User currently offlineSK A340 From Sweden, joined Mar 2000, 845 posts, RR: 2
Reply 6, posted (9 years 3 months 3 weeks 9 hours ago) and read 4347 times:

I was in London when Dan Air went under (at least that's the story I remember). We had to take an earlier flight home (morning instead of afternoon). As a compensation we were upgraded to first, but on the BAC 1-11 it wasn't much difference.

My dad and my friends dad (both lawyers  Wink) managed to get some refund from the airline which was enough for four tickets to Paul McCartney when he played in Stockholm. This was 13-14 years ago.

/Micke


User currently offlineBCAL From United Kingdom, joined Jun 2004, 3384 posts, RR: 16
Reply 7, posted (9 years 3 months 3 weeks 9 hours ago) and read 4322 times:

Quoting SK A340 (Reply 6):
Dan Air went under (at least that's the story I remember).

Dan-Air never went 'under' - they were brought out by BA who paid £1 for the airline. On the day of the liquidation, most charter flights were cancelled but many scheduled flights continued although in some cases some services were combined so you had an earlier or later departure time. BA honoured all Dan Air scheduled tickets.



MOL on SRB's latest attack at BA: "It's like a little Chihuahua barking at a dying Labrador. Nobody cares."
User currently offlineSK A340 From Sweden, joined Mar 2000, 845 posts, RR: 2
Reply 8, posted (9 years 3 months 3 weeks 8 hours ago) and read 4298 times:

As I wrote, this was 13-14 years ago so I don't remember the details, but as you can see from my post we were treated very well.

/Micke


User currently offlineSammyk From United States of America, joined Oct 1999, 1690 posts, RR: 0
Reply 9, posted (9 years 3 months 3 weeks 8 hours ago) and read 4269 times:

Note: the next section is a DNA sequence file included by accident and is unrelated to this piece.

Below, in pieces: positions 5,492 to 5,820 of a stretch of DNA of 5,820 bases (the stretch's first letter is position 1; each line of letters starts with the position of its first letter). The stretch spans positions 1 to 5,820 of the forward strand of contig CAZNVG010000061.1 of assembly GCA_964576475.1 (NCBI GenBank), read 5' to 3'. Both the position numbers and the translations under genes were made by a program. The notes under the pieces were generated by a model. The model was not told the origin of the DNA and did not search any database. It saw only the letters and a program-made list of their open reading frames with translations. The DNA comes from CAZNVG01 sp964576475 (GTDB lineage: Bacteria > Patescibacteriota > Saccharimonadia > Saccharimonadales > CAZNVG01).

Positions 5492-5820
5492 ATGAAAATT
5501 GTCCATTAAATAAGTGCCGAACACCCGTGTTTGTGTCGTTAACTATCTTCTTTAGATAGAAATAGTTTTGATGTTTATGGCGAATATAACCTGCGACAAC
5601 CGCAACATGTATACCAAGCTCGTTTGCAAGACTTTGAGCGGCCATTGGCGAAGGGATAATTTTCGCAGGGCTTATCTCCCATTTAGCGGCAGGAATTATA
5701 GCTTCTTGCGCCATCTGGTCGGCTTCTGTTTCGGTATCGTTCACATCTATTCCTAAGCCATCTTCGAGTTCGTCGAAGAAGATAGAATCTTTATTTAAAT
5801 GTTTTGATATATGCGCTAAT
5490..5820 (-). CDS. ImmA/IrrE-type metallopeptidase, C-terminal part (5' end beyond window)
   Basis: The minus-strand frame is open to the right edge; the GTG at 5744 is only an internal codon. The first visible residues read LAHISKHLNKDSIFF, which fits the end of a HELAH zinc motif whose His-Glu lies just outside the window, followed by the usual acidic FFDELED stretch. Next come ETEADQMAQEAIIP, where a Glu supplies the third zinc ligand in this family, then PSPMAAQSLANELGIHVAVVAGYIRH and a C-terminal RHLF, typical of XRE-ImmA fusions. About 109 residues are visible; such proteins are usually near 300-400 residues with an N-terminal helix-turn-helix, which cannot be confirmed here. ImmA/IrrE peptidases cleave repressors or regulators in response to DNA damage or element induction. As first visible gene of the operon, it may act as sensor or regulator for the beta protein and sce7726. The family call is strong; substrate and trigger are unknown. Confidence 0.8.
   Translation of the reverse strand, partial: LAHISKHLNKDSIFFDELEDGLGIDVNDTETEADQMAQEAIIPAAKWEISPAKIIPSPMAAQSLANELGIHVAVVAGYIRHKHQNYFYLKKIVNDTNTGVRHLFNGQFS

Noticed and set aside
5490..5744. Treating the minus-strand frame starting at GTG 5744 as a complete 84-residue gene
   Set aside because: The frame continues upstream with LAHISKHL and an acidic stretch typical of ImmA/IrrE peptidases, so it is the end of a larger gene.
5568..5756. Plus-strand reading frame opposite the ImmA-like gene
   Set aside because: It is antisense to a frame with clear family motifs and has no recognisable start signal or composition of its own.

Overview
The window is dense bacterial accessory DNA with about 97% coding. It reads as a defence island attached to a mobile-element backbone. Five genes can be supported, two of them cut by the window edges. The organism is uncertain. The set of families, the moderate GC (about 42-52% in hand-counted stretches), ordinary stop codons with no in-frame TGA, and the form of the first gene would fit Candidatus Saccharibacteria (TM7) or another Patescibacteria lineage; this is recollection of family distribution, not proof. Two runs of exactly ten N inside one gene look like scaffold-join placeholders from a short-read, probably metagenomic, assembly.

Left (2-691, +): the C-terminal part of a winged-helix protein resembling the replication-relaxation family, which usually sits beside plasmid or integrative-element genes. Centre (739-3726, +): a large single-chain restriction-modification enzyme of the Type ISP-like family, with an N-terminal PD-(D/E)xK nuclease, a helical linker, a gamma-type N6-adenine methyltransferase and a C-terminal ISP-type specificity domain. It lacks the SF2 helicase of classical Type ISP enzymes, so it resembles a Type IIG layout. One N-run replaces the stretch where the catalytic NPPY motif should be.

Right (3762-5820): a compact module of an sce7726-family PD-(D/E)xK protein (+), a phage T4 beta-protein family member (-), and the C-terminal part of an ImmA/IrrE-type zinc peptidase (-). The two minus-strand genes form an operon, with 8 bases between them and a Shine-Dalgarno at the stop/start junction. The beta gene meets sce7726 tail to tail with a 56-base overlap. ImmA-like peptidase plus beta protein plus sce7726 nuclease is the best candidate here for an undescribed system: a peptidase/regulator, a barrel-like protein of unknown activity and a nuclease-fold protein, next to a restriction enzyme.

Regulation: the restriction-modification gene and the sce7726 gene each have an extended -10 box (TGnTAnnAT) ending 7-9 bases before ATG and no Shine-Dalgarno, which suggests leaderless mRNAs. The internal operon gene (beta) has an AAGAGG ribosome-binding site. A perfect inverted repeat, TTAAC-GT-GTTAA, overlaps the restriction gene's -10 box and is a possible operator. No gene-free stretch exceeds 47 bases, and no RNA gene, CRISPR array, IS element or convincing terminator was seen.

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Why can't you name the airline? Wouldn't you get a better answer if you did instead of the general answers given?

User currently offlineBCAL From United Kingdom, joined Jun 2004, 3384 posts, RR: 16
Reply 10, posted (9 years 3 months 3 weeks 7 hours ago) and read 4262 times:

An airline's liquidation that I can remember very well is that of Laker Airways (the Skytrain Laker not Laker II or Laker Bermuda). As the receivers immediately ordered all airborne flights to return to base and grounded all departures, people suddenly found that they were holding worthless tickets and they had little chance of compensation. There were scenes at LGW but surprisingly more people were upset about the airline's and Sir Freddie's situation than those who had lost their flights.

It was partly (or principally depending whose view you took) a conspiracy by the major airlines that brought about Laker's downfall. Perhaps it was guilty consciences that the same airlines allowed Skytrain passengers to fly if they had the space available on their aircraft. As far as I can recall, they did not charge any supplement or booking fee to accept Skytrain passengers.

As most a.netters will know Sir Freddie settled out of court with the major airlines (including BA, PanAm, TWA and BCal) and received a personal award rumoured to be in excess of £5 million. Part of the out-of-court settlement was that all Laker creditors were to be paid in full. I do not know whether this extended to passengers holding worthless tickets.



MOL on SRB's latest attack at BA: "It's like a little Chihuahua barking at a dying Labrador. Nobody cares."
User currently offlineLightsaber From United States of America, joined Jan 2005, 12872 posts, RR: 100
Reply 11, posted (9 years 3 months 3 weeks 7 hours ago) and read 4254 times:
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Quoting BCAL (Reply 2):
If, however, you pay by credit card and the airline enters liquidation after your booking, you might be able to claim the fare back from the card issuer. That is the UK law but it might be different in the US.

US law is similar. However, its a lot less "sticky" if you fly (or not) before you pay the bill that the ticket comes in on.

Quoting Sammyk (Reply 9):
Why can't you name the airline? Wouldn't you get a better answer if you did instead of the general answers given?

Actually, I think its more respectful not to mention the airline. AeroArgentina has a valid concern; I prefer this style of post to "am I screwed because so and so is going under?" Its not like there is a plethora of USA based trans-Atlantic carriers who are in danger of liquidation, so we can all guess and be pretty sure of being correct. Best to be polite.